I have loved Dallas since I moved to the city in 1997. Living 10 minutes from the city center, as the crow flies, makes it almost impossible not to go and explore downtown streets whenever an opportunity arises. Every other month, often on a weekend, preferably in the morning, no matter the weather, walking on sidewalks flanked by skyscrapers (some more “scraping” than others), there is always something that I have not seen before or not seen until that day. Buildings are cleaned off and on; some have new facades, and others are regularly torn down to make space for a contemporary architectural adventure. Not all changes are appealing, but some certainly stand out because they are inventive or brighten previously dark places.
One of the things that always takes my breath away is the wealth of murals that can be found in the most unexpected places. Some murals are visible simply driving along main thoroughfares, while others are not obvious and rely on an “out-of-the-way” by foot approach. For example, Deep Ellum is a well-known neighborhood off Elm Street, known for its rich art and music history. The murals in this area alone are astounding.
One of my favorite murals is “Deep Ellumphants” by Adrian Torres at 3601 Main Street. Another recently completed work by Torres depicts a gigantic, vibrant tribute to Taylor Swift, Rihanna, and Billie Eilish. This mural can be found on a wall facing a parking lot at 2202 Elm Street. Another epic mural lasting in memory is Robert Wyland’s “Whaling Wall,” located in the parking lot at 505 North Akard Street.
But the mural forever etched in my mind is at 701 Leonard Parking Garage and overlooks the Dallas Arts District. Entitled “The Storm” by artists Chris Arnold and Jeff Garrison and finished in 1997, the mural is 120 feet tall and 150 feet wide. It depicts about 40 local artists trying to make it in the industry. In an article by Krista Nightengale published in D Magazine in 2010, Chris Arnold says, “The title of ‘The Storm’ is a metaphor for the creative process. The storm gathers when you have an assignment or a piece you want to execute. You get into this tumultuous state of mind. Staring at that blank canvas, anxiety mounts up, and then it starts clicking, and that’s the center of the storm. That’s where we get this passion, this fire swirling.”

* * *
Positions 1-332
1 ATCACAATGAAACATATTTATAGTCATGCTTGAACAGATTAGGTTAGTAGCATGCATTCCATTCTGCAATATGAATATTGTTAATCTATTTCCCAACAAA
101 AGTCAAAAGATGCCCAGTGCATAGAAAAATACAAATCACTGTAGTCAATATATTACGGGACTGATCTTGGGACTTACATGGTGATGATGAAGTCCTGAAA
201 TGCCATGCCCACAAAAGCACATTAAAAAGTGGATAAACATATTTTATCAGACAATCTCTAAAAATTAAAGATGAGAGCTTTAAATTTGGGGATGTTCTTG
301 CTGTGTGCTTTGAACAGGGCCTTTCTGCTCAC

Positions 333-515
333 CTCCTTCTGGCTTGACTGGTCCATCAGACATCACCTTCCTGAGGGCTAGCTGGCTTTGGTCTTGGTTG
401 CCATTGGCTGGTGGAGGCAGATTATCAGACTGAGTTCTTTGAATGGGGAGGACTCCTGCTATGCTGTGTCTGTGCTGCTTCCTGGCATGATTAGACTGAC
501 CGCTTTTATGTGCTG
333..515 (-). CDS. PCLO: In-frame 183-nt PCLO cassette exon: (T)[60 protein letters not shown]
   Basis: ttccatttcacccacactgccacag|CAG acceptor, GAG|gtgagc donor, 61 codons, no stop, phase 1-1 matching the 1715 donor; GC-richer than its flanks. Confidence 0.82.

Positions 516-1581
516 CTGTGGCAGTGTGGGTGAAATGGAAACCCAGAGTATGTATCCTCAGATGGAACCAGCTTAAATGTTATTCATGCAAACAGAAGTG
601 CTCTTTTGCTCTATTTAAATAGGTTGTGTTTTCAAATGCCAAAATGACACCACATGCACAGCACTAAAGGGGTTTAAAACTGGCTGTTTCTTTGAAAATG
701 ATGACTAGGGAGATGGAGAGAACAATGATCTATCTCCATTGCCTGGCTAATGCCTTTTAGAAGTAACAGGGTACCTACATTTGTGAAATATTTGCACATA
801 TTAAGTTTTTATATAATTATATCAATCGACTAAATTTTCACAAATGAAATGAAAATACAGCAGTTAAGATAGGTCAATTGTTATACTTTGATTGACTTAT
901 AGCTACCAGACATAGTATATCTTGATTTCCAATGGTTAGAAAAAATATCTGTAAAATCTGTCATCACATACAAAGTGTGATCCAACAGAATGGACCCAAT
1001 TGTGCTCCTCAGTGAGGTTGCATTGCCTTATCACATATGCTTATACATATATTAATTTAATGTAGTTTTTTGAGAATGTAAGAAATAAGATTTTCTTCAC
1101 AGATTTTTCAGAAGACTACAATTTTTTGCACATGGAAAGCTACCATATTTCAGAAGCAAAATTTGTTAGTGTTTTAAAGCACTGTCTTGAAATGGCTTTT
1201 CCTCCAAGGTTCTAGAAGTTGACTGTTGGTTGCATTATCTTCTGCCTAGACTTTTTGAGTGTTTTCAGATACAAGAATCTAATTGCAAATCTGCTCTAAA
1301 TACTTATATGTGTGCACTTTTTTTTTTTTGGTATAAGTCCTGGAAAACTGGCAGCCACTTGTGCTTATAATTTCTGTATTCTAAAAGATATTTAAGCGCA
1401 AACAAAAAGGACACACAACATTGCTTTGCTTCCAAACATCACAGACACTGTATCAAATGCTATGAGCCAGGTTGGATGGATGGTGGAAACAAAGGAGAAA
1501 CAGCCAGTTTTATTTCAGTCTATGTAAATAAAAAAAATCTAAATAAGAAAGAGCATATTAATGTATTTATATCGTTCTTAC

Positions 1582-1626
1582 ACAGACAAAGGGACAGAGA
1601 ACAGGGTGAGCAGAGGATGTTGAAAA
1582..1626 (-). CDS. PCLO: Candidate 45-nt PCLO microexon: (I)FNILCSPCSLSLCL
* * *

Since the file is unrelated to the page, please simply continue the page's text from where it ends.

There are many neighborhoods in Dallas where to see, take in, and admire hundreds of murals by better or lesser-known artists. Each of those pieces tells a story, whether it is something bringing communities together or trying to make a statement, causing an explosion of colors and emotions, underlining some unspoken truth, whispering ideas, or declaiming action. Dallas’ Office of Arts & Culture (OAC), headed by Director Martine Elyse Philippe, aims to support and grow a sustainable cultural ecosystem that ensures all residents and visitors have opportunities to experience arts and culture throughout the city.